Yet one senior politician dismissed the allegations against the two as politically biased. "For Lambert and Latortue, we are talking about acts they allegedly committed 10, 15 years ago. The Haitian people don't care about that," a former interior minister, speaking on condition of anonymity for security reasons, told InSight Crime.

"The Haitian people want to be able to go out freely, send their children to school, go to buy food. This decision will have no impact on the Haitian people," he said.

US Targets More Gang Leaders

The US Department of Justice unsealed the criminal charges of seven leaders of five Haitian gangs, including some involved in kidnapping US citizens, in October 2021, according to a press release from the Justice Department.

In a coordinated action, the State Department announced a million-dollar reward for information leading to the arrest of each of the three men accused of kidnapping. This includes two leaders of 400 Mawozo, Joseph Wilson, alias "Lanmò Sanjou," and Jermaine Stephenson, alias "Gaspiyay." Vitel'homme Innocent, a leader of the Kraze Barye gang, is also listed due to his coordination with 400 Mawozo in the kidnapping of 17 missionaries in Port-au-Prince in October 2021.

SEE ALSO: The Rise of Haiti's Violent Rural Gangs

Leaders of the Gran Ravine, Village de Dieu, and Kokorat san Ras gangs also face charges. InSight Crime has previously reported on each group listed in the press release's kidnapping activities.

The sanctions and arrest warrants represent an increased trend of the international community targeting Haiti's most infamous criminals to help the country control continuous chaos. In October, the United Nations sanctioned Barbecue after he blockaded the Varreux Terminal, which helped to stoke a massive fuel shortage in the country.

share icon icon icon

Was this content helpful?

We want to sustain Latin America’s largest organized crime database, but in order to do so, we need resources.


What are your thoughts? Click here to send InSight Crime your comments.

We encourage readers to copy and distribute our work for non-commercial purposes, with attribution to InSight Crime in the byline and links to the original at both the top and bottom of the article. Check the Creative Commons website for more details of how to share our work, and please send us an email if you use an article.

Was this content helpful?

We want to sustain Latin America’s largest organized crime database, but in order to do so, we need resources.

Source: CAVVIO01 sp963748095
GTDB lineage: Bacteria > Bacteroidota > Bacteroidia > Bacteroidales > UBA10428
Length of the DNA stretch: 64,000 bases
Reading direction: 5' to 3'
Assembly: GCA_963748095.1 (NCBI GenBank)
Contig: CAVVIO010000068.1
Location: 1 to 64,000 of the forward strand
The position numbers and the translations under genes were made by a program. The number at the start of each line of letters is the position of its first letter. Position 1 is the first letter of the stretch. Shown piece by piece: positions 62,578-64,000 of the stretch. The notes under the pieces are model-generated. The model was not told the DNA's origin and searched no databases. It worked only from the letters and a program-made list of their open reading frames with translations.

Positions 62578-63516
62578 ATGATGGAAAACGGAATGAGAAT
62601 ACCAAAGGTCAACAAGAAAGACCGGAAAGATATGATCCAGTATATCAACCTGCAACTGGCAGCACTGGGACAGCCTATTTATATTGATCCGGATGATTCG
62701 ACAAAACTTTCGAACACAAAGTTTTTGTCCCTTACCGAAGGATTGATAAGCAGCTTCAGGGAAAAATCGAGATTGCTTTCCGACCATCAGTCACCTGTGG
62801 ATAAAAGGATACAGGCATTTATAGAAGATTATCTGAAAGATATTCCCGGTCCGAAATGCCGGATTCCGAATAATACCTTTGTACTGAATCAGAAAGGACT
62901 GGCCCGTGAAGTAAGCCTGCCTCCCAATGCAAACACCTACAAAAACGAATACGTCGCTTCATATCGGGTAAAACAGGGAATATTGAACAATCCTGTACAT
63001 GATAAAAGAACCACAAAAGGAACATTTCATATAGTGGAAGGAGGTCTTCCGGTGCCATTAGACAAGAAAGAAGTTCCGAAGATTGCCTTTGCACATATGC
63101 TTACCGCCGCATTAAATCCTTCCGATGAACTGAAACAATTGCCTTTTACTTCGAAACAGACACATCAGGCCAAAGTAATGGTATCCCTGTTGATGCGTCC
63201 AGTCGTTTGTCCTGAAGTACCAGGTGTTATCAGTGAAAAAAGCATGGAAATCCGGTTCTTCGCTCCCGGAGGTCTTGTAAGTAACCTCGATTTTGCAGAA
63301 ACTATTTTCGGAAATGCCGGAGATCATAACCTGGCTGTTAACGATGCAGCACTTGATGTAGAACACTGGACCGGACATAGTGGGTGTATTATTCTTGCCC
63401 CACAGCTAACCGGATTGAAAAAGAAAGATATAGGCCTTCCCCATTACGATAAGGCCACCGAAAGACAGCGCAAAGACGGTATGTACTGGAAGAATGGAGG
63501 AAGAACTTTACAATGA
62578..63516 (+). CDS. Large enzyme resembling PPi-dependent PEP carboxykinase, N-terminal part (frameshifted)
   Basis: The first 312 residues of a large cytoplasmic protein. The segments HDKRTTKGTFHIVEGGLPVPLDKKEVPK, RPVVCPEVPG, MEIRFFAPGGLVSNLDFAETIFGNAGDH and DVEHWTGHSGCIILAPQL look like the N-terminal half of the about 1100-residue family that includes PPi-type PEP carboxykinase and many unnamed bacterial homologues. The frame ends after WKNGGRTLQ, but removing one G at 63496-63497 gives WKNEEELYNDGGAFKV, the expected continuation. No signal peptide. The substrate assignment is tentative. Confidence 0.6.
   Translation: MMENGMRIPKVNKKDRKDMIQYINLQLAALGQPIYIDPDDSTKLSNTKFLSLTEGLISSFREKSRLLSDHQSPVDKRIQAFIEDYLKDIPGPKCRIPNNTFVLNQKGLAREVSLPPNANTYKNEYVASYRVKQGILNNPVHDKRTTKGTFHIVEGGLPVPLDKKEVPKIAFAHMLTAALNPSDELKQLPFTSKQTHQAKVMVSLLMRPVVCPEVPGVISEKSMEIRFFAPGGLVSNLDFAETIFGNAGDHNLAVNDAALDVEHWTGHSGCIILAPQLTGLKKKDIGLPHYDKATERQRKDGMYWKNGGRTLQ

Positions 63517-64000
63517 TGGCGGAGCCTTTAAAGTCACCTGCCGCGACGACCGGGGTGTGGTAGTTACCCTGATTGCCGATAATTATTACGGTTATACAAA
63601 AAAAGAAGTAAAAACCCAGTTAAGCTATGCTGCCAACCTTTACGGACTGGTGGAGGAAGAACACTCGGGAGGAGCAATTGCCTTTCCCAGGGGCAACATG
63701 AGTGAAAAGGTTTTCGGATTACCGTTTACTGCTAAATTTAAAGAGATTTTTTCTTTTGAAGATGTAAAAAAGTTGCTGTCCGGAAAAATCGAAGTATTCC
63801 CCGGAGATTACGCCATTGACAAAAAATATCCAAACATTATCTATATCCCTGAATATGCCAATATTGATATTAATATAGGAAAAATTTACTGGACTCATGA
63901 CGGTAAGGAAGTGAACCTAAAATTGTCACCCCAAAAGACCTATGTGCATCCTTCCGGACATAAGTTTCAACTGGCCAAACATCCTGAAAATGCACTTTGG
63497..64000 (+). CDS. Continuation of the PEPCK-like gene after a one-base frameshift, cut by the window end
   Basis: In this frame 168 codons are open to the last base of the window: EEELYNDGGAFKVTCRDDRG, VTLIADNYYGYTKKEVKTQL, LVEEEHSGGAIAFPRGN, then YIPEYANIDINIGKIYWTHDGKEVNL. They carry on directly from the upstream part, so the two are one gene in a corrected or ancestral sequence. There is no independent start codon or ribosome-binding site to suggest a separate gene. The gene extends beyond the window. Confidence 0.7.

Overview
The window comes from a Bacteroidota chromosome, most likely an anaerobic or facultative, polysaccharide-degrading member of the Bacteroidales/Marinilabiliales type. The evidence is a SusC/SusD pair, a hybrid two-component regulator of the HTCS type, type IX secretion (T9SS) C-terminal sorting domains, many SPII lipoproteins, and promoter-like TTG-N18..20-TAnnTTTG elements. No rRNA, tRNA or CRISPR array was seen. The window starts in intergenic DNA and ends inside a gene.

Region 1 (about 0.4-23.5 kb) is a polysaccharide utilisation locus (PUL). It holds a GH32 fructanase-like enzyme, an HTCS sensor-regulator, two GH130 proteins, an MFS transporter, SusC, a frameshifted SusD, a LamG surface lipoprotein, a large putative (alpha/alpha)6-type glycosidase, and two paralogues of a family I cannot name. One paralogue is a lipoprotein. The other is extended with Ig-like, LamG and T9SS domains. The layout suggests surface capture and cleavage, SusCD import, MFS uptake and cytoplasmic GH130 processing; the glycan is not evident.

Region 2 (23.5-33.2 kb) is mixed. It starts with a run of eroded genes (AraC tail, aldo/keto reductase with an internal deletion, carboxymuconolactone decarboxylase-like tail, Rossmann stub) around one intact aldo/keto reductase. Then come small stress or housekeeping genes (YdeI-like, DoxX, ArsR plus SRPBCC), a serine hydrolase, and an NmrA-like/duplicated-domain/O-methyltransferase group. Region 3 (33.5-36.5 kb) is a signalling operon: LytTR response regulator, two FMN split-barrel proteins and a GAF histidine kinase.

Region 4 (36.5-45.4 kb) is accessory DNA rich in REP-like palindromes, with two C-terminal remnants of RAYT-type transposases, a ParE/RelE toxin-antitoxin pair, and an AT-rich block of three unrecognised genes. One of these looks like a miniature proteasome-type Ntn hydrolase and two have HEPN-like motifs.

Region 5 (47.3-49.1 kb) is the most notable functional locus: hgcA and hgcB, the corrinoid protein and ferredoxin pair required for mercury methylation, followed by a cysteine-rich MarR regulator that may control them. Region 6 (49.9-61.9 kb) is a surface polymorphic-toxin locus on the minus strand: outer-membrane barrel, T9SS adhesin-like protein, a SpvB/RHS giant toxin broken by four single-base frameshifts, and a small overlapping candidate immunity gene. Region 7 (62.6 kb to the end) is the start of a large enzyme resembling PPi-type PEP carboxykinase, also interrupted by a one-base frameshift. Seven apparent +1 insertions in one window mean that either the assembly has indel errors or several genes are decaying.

Related Content


With cries of corruption mounting against Guatemala’s president, the country’s Attorney General has taken minimal action and instead ramped up…


The dismissal of Juan Francisco Sandoval, Guatemala's leading anti-corruption prosecutor who has since fled the country, has drawn condemnation at…

HAITI / 19 AUG 2021

Former police officer Jimmy Chérizier, alias "Barbecue," is one of Haiti’s most prolific gang leader and head of the G9…

About InSight Crime


All Eyes on Ecuador

2 JUN 2023

Our coverage of organized crime in Ecuador continues to be a valuable resource for international and local news outlets. Internationally, Reuters cited our 2022 Homicide Round-Up,…


Open Position: Social Media and Engagement Strategist

27 MAY 2023

InSight Crime is looking for a Social Media and Engagement Strategist who will be focused on maintaining and improving InSight Crime’s reputation and interaction with its audiences through publishing activities…


Venezuela Coverage Receives Great Reception

27 MAY 2023

Several of InSight Crime’s most recent articles about Venezuela have been well received by regional media. Our article on Venezuela’s colectivos expanding beyond their political role to control access to…


InSight Crime's Chemical Precursor Report Continues

19 MAY 2023

For the second week in a row, our investigation into the flow of precursor chemicals for the manufacture of synthetic drugs in Mexico has been cited by multiple regional media…


InSight Crime’s Chemical Precursor Report Widely Cited


We are proud to see that our recently published investigation into the supply chain of chemical precursors feeding Mexico’s synthetic drug production has been warmly received.